Inside Netflix's No-Intern Policy

A Quora discussion sheds some light on why Netflix chooses not to hire interns.

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By Ryan Bushey


This story originally appeared on Business Insider

It can be tough for college students to find an internship in technology. Companies like Amazon offer programs that challenge students but make the application process rigorous.

However, the same isn't true for Netflix.

We found a discussion thread on Quora explaining why Netflix doesn't hire interns. The thread contained six responses from people claiming to be current and former employees at the company.

Here are some of the responses:

James Schek, Netflix Content Delivery Network.

Schek explains that Netflix doesn't need to hire interns since it doesn't hire new graduates or junior developers. Netflix is not an entry-level company:

"Netflix generally does not hire interns, recent college graduates, or junior level developers. There are exceptions for exceptionally skilled candidates or someone with a very rare skill.

"There is also no formal career development or structured ladder at Netflix. Employees do not start from a 'bottom' and are guided towards particular paths. Employees are expected to choose their own path and take ownership of their own career development -- the company won't do it for you. Usually, internships are part of a company's career development strategy, whether formal or informal.

"Internships are also a recruiting strategy to increase the pool of qualified college graduates or gain access to university researchers. Those interns can be thought of as the beginning of a 'pipeline' that eventually produces senior engineers and managers.

"Since Netflix does not employ new graduates or junior developers, it negates many of the reasons to hire interns. Netflix is able to compete for senior level developers against other valley companies so there's no need to create awareness among early-career engineers, to create a career pipeline for training engineers/managers, or create a more positive image among college students entering the market.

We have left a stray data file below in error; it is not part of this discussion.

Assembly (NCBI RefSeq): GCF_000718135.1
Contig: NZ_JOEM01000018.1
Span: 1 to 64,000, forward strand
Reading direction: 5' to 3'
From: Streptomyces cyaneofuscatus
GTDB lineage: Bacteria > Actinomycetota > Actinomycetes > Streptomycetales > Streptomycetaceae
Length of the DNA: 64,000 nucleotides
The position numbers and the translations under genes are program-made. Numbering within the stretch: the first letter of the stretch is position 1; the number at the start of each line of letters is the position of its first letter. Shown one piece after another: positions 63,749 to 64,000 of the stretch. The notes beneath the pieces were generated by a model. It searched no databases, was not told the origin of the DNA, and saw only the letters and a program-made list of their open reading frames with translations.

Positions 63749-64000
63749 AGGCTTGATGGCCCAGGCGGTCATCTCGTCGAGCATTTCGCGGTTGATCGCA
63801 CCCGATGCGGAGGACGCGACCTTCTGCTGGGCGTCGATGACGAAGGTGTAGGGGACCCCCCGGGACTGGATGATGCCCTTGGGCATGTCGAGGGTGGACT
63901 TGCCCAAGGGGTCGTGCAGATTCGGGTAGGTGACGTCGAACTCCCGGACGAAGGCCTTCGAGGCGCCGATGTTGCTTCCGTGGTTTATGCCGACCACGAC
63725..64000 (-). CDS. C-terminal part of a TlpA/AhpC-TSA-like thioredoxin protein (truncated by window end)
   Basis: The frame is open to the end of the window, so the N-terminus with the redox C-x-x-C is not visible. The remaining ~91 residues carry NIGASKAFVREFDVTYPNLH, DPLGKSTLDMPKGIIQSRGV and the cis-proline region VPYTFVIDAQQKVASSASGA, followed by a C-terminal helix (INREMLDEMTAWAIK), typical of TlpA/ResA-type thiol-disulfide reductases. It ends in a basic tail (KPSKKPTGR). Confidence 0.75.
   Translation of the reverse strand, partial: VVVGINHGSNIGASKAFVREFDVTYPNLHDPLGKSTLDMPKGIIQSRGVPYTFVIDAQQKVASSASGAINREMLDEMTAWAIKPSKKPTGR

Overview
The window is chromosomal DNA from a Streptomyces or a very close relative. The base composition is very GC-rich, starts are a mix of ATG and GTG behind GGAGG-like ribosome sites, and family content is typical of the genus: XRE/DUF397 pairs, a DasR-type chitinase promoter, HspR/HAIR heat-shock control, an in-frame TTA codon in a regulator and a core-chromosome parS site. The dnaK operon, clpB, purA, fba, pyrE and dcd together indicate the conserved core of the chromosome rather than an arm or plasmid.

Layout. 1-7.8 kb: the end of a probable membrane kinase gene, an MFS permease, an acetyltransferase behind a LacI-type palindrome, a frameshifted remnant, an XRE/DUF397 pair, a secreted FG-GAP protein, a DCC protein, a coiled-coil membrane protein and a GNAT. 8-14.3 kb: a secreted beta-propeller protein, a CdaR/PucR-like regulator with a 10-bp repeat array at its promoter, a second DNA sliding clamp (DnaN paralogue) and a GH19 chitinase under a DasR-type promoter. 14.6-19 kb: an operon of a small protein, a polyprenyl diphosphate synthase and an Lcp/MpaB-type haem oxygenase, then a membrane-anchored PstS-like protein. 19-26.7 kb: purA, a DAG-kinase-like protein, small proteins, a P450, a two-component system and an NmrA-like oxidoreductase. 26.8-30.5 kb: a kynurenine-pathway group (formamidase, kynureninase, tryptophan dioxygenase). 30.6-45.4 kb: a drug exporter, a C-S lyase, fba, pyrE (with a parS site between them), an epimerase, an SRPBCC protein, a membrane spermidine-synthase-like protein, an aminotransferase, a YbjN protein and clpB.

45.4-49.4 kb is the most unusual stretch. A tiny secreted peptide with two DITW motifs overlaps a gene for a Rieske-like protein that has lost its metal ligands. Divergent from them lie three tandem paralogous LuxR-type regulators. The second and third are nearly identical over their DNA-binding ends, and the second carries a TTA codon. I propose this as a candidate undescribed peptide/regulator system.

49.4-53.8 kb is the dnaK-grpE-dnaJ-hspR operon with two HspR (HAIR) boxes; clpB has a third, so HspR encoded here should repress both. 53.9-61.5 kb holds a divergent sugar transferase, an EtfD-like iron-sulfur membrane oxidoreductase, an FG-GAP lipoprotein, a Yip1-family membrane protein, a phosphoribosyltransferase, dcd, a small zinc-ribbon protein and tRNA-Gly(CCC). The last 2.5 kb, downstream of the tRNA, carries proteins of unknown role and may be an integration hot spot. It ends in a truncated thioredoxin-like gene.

"Basically, the benefits don't justify the cost."

Roy Rapaport, Manager, Insight Engineering, at Netflix

"Netflix's internal culture (see Culture) is built to optimize speed of innovation by making decision-making as decentralized and distributed in the organization as possible; that means we expect decisions to be made at the absolutely lowest possible level of the organization, and our engineers are, to a great degree, expected to operate in a self-directed way. For this, you need to have a great degree of context as to what's important to us, and some experience to know how to use that context.

"That's not an environment that, generally speaking, going to be conducive for interns to be successful in -- They require more hand-holding and active mentoring, and will end up impacting the organization in a less significantly positive way than the other employees."

Rob Fagen, Engineering Services Manager at Chegg

Fagen claims he used to work for Netflix, but this was his response:

"When I was at Netflix, I heard it put quite succinctly: if you don't get a puppy, you don't have to clean up its messes."

Essentially, the comments reveal that Netflix wants to recruit the best candidates possible. The company culture isn't ideal for interns to learn and grow. Internships are usually seen as a great way for companies to find new employees, but Netflix doesn't need them to find candidates.

Ryan Bushey

Ryan is a technology reporter for Business Insider with a focus on apps and gadgets. 

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